Jewish Genius, the Times Op-Ed Controversy, and the Talmud
Updated: Jan 5, 2020
Brett Stephens’ recent Op-ed on The Secret of Jewish Genius generated much discussion and controversy. I believe the most important but overlooked point of his article was a brief one-line comment. Stephens is asking not why Jews are more intelligent (The Times removed his discussion of a study of the intelligence of Ashkenazy Jews), but why they have “such bracing originality and high-minded purpose” and are “prone to question” and “think differently.” After brushing aside the significance of Jewish intelligence, Stephens in one statement makes brief mention of the religious causes for the special characteristics of Jewish thought. He says “There is a religious tradition that, unlike some others, asks the believer not only to observe and obey, but also to discuss and disagree.” He was undoubtedly alluding to the impact of Torah study, and particularly the study of Talmud on Jews’ intellectual makeup and their way of thinking. The Talmud is the written corpus of oral traditions of Jewish law and teachings that explain and give practical applications of Jewish law. For those who are not familiar with the Talmud, it is difficult to convey the extent of the impact of not just its laws and content, but the process and the dedication to studying the intricies of the text as well.
This week there will be numerous ‘siyum hashas’ (conclusion of the Talmud) events going on in the US, Israel, and in Jewish communities throughout the world. These events mark the completion of the study of the entire corpus of the Talmud. This cycle is referred to as Daf Yomi, a page a day. If one studies a page a day, which can be done in 45-60 minutes if an individual is already proficient in Talmud, one can finish the cycle in approximately seven years. While all of the 100,000 people who gathered in MetLife Stadium on January 1st will not have finished the Talmud, there are tens of thousands of Jews throughout the world who have. This achievement and this gathering is a testimony to the centrality of Talmud study in orthodox Jewish life, and of the dedication to that study. The mainstay of study in Yeshiva (Jewish school) for boys and men is Talmud, to the extent that 90% of the yeshiva student’s curriculum centers on Talmud. Many orthodox Jews dedicate a year (sometimes two or more) post high school to full time study of the Talmud, and as can be seen from the Siyum Hashas the study continues for a lifetime. Torah study is not a hobby or an interest, it is a way of life, or as written in the Jewish prayer book “they (the words of Torah) are our lives and the length of our days, and in them we are absorbed day and night.”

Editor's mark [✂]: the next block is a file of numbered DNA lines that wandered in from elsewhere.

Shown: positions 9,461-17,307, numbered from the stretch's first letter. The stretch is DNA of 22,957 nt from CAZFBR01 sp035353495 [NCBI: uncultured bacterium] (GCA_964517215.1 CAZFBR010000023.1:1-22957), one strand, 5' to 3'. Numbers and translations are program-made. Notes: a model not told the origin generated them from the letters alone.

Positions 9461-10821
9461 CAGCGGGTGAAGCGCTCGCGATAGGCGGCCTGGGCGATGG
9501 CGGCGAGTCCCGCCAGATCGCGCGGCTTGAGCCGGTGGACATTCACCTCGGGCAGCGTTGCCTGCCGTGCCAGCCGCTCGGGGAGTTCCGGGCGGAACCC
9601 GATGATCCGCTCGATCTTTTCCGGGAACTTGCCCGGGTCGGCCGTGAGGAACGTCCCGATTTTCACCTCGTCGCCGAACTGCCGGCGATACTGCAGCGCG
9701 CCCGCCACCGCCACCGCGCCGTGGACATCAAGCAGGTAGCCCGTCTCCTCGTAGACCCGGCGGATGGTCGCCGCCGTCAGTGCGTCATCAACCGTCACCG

Now we come to Brett Stevens’ point about the flexibility and originality of the way Jews think. I do not intend to take on the question of Jewish IQ, Brett Stevens’ discussion of it, or the subsequent reaction to it. This inquiry has ready landed him in enough trouble. Nor am I trying to prove how intense lifelong study of Talmud over 1600 years translated into these unique qualities of Jews. However one cannot talk about Jewish intelligence or Jewish intellectual qualities without understanding the central role Torah study, and particulary Talmud has played in Jewish education. Jewish education was universal, with extremely high rates of literacy, and Torah study was a lifelong endeavor.
I would argue that there is clearly a correlation between the characteristics of the Jewish intellect Stephens focuses on and Talmud study. The method of the Talmud is to explore topics through dialectic and debate. The main body of the Talmud is a series of discussions/arguments, usually between two rabbis, over points of law. The discussions will look at a topic from all sides, assumptions are constantly questioned, and the Talmud turns the discussion on its head by bringing in quotes from other Talmudic sources. To be honest the mental gymnastics can sometimes be head-spinning, and the logic very subtle while at the same time complex.
Immersion in this type of study can also develop powerful thinking and analytical skills. Great Torah scholars have been known to have memorized and mastered the entire Talmudic corpus. I have heard stories of a Talmud student who did not have any advanced secular education besides Talmud study (he obtained a BA in Talmud from an accredited Yeshiva), studied for the LSATs and was admitted to Harvard Law school. The impact of Talmud study is beginning to be recognized by non-Jews as well. In Korea, Talmud is studied because of the recognition that Talmudic study contributed to Jews’ intellectual abilities. The Catholic historian, Paul Johnson called Rabbinic Judaism “an ancient and highly official social machine for the production of intellectuals.”
However for Jews it was never primarily about the intellectual acumen. Stephens goes on to quote Einstein that “there is a moral belief, incarnate in the Jewish people, that the life of the individual only has value [insofar] as it aids in making the life of every living thing nobler and more beautiful”. This value is not incarnate, it is learnt from the Torah’s teachings on morality and good deeds. Ultimately the purpose of Torah study is not develop intellectual acumen, but to cultivate dedication to a greater meaning in life coming from following the Divine path set down in the Talmud and the Torah. Through that process we can enrich ourselves, our relationship to the Almighty and to others around us, and the world.